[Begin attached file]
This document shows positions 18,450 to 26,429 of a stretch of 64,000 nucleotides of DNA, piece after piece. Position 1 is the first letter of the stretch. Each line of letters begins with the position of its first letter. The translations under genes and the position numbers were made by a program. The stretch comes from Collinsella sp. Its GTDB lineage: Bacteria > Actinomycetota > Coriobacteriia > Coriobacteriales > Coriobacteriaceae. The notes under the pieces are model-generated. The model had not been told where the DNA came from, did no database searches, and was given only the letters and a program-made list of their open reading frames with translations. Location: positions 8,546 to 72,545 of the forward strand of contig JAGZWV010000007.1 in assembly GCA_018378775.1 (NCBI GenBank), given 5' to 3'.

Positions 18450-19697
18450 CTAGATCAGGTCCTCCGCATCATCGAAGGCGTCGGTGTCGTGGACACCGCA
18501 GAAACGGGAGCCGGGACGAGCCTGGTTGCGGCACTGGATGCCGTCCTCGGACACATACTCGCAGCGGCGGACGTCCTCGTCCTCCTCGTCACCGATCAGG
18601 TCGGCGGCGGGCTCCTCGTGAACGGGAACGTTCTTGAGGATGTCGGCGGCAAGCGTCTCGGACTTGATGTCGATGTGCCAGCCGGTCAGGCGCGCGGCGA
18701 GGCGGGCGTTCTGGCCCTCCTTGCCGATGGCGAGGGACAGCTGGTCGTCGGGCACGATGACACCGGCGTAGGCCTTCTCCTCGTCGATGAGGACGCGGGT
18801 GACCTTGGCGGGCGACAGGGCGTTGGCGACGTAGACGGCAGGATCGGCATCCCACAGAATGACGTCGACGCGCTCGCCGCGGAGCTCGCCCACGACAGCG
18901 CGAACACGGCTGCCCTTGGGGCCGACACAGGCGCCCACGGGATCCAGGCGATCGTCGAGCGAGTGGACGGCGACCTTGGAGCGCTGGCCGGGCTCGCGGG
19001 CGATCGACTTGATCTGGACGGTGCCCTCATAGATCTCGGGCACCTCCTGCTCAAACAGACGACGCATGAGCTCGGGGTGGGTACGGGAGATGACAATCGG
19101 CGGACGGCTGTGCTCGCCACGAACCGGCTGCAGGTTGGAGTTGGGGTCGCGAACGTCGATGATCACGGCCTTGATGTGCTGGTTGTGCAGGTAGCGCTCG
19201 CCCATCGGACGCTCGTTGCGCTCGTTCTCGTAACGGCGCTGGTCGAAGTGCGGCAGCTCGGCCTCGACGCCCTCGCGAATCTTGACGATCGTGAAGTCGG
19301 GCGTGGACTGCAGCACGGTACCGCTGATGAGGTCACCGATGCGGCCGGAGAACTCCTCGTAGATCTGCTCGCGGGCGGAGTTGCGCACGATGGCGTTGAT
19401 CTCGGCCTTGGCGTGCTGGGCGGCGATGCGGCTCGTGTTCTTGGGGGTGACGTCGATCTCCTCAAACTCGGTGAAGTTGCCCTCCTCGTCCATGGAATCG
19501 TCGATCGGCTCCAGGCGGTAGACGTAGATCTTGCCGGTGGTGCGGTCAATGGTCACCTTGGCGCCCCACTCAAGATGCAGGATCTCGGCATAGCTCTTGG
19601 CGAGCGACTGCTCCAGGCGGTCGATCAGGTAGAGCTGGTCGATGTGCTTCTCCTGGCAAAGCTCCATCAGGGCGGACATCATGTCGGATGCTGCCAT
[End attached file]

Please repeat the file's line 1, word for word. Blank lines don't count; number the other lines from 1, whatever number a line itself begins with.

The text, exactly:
This document shows positions 18,450 to 26,429 of a stretch of 64,000 nucleotides of DNA, piece after piece. Position 1 is the first letter of the stretch. Each line of letters begins with the position of its first letter. The translations under genes and the position numbers were made by a program. The stretch comes from Collinsella sp. Its GTDB lineage: Bacteria > Actinomycetota > Coriobacteriia > Coriobacteriales > Coriobacteriaceae. The notes under the pieces are model-generated. The model had not been told where the DNA came from, did no database searches, and was given only the letters and a program-made list of their open reading frames with translations. Location: positions 8,546 to 72,545 of the forward strand of contig JAGZWV010000007.1 in assembly GCA_018378775.1 (NCBI GenBank), given 5' to 3'.